For television viewers, holiday-themed episodes are one of the most highly anticipated moments of the year. Although many Christmas episodes fall flat, a few stand out as not only strong holiday episodes, but also as legitimately good episodes of television. Ranging from ridiculously wild to genuinely heartfelt, the episodes are all entertaining ways to get into the holiday spirit. This holiday season, enjoy the top 5 picks for best Christmas episodes.
1. It’s Always Sunny in Philadelphia “A Very Sunny Christmas”
In this hilarious Always Sunny episode, the gang relives the fond memories of their childhood Christmases – sort of. Charlie and Mac reminisce about their Christmases, only to discover in telling their stories that as children, Mac and his family stole presents from neighbors and that Charlie’s mom was a wild alcoholic that invited many “Santas” over to their home on Christmas Eve. Meanwhile, Dennis and Dee vow to avenge Frank for never buying them Christmas presents by reuniting him with his former business partner Eugene whom he scammed decades ago, only to discover that Eugene is now a priest who forgives Frank for his misdeeds. It’s one of the funniest Always Sunny episodes that stays true to the wild predicaments the gang always seems to find themselves in.
2. Arrested Development “Afternoon Delight”
The holiday episode of this cult classic centralizes around the Bluth Company office Christmas Party. At the time, G.O.B. has been appointed President of the Company and considering he’s clueless when it comes to actual business, he wears a $2,600 suit to the party to gain respect and prove his superiority. The episode finds its title in the hilarious scene where Michael and Maeby take the stage for some holiday karaoke, without realizing that “Afternoon Delight” may not be the most appropriate song for his teenage niece. Between Michael’s embarrassment and the roasting of G.O.B. by the office employees, Arrested Development creates a solid, unconventional Christmas television episode.
3. The Office “A Benihana Christmas”
Like “Afternoon Delight”, this famed episode of The Office is also centered around an office Christmas party – or rather, three. The show is kicked off with typical Michael Scott ignorance when he hits a goose with his car, declares it a “Christmas Miracle,” then vows to cook the goose for dinner. The office Christmas party eventually gets separated into three groups: Angela’s party, Pam and Karen’s party, and Michael’s group that heads to a Benihana restaurant. Despite party tensions, the entire office staff eventually unites in one party – with the Benihana restaurant waitresses whom Michael and Andy mark with a Sharpie in order to remember which one is their “girlfriend.” The juxtaposition of Angela’s karaoke rendition of The Little Drummer Boy and Michael’s vow to take his Benihana waitress to Jamaica rounds out one of the funniest and most dysfunctional episodes of The Office.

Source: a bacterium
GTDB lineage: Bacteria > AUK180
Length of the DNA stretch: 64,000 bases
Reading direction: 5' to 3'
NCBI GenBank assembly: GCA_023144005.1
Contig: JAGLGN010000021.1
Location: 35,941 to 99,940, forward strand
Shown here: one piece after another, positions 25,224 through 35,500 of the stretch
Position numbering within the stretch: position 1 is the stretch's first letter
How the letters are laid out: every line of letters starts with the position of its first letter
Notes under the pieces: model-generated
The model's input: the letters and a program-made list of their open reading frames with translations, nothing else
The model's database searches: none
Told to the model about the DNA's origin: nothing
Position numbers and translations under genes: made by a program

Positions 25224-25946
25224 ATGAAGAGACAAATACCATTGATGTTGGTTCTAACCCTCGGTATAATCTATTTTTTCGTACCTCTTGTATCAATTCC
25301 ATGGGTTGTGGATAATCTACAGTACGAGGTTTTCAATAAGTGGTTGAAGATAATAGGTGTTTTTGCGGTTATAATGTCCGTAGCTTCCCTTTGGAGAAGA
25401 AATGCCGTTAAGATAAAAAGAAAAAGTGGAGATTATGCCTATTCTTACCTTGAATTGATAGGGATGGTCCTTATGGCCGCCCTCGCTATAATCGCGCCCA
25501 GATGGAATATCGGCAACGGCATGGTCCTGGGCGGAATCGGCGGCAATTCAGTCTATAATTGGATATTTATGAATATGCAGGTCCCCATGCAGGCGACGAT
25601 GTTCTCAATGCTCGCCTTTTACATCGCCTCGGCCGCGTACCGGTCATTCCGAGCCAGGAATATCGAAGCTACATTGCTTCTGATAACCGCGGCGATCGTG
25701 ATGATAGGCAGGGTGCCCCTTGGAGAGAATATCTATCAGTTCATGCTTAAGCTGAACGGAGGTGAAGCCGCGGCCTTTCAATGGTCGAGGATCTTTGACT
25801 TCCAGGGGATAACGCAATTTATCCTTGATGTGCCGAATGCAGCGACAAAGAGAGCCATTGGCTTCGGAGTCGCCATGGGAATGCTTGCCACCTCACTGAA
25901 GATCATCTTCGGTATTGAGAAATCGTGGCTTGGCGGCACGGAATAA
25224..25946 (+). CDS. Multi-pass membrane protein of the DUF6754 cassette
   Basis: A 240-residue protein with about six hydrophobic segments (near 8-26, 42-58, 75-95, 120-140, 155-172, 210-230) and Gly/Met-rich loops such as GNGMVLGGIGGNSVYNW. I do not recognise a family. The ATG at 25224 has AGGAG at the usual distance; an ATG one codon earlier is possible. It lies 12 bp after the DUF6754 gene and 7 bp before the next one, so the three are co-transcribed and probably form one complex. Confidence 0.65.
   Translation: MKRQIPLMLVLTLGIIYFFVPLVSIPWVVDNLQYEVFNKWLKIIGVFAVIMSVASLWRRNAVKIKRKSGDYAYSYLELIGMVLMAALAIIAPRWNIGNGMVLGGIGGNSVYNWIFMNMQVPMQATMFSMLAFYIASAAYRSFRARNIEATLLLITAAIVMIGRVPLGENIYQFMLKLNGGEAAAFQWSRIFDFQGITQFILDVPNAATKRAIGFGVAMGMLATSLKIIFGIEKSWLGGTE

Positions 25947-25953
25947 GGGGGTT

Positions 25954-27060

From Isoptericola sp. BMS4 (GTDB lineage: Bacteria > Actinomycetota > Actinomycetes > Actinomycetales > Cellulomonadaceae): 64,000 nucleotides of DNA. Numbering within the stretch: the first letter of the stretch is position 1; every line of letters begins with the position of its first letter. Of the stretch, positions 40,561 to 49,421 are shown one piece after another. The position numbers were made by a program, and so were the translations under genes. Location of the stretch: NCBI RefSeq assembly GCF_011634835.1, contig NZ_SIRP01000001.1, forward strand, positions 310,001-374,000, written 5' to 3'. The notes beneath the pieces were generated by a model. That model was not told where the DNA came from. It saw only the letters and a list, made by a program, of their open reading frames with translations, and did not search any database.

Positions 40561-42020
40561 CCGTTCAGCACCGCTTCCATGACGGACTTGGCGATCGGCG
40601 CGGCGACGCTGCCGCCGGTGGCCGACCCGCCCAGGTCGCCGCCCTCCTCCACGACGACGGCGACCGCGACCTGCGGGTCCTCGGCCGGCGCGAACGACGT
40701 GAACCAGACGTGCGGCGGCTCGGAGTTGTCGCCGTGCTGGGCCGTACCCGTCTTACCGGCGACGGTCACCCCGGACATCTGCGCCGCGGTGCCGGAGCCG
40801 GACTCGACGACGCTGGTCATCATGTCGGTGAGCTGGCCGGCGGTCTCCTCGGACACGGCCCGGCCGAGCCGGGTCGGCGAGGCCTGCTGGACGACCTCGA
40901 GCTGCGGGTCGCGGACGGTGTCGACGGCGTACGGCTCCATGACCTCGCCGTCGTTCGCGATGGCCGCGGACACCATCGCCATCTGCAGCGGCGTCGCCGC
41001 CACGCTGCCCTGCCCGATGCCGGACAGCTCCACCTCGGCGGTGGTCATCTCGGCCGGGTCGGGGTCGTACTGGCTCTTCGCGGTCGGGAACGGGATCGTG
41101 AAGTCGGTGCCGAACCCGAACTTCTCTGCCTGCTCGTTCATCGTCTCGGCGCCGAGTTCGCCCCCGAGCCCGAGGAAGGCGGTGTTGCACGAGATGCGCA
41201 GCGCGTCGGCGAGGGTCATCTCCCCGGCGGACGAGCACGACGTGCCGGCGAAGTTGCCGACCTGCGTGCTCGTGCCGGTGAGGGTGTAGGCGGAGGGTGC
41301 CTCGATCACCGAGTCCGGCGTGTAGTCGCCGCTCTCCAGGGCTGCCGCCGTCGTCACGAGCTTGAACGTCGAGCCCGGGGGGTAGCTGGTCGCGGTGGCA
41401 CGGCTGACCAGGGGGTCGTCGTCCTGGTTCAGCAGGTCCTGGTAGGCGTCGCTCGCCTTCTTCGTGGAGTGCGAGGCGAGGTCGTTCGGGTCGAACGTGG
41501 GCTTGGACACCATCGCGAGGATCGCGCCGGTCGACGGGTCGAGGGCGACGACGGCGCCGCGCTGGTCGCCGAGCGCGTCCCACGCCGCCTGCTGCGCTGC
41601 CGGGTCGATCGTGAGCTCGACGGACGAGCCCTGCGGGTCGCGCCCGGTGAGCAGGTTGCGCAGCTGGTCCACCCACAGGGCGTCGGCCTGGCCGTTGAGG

4. Seinfeld “The Strike”
Each year, “The Strike” airs specially on December 23rd, honoring the holiday of “Festivus” created by George’s father, as a rebuttal against the “commercial and religious aspects of Christmas.” While George sulks, and Jerry and Elaine mock George’s father for his silly holiday and traditions — which includes setting up an aluminum pole rather than Christmas tree — Kramer latches onto Festivus, resuming his 12 year strike at H&H Bagels in order to celebrate. In the end, the whole crew heads to George’s parents house for Festivus dinner, and after Kramer bails, George is left to assume “the feats of strength by fighting his father.” Festivus has long become a famous symbol in all of Seinfeld history and it made for a hilarious plotline in this holiday episode.
5. “A Charlie Brown Christmas”
Okay, technically this is a made-for-TV movie, but it’s twenty five minutes long and only shown on the small screen, so it can be classified as a television special. Arguably one of the best Charlie Brown television episodes, “A Charlie Brown Christmas” is a classic that follows gloomy Charlie Brown in his pursuit to find the true meaning of Christmas, as he is upset by the selfishness of his friends. He finds this meaning in the famed Charlie Brown Christmas Tree, a tiny, bare sapling for which he is ridiculed — but eventually, the kids and Snoopy unite around this unconditional tree to end the episode with “Hark! The Herald Angels Sing.” This Christmas special is timeless and never fails to incite holiday spirit among all viewers.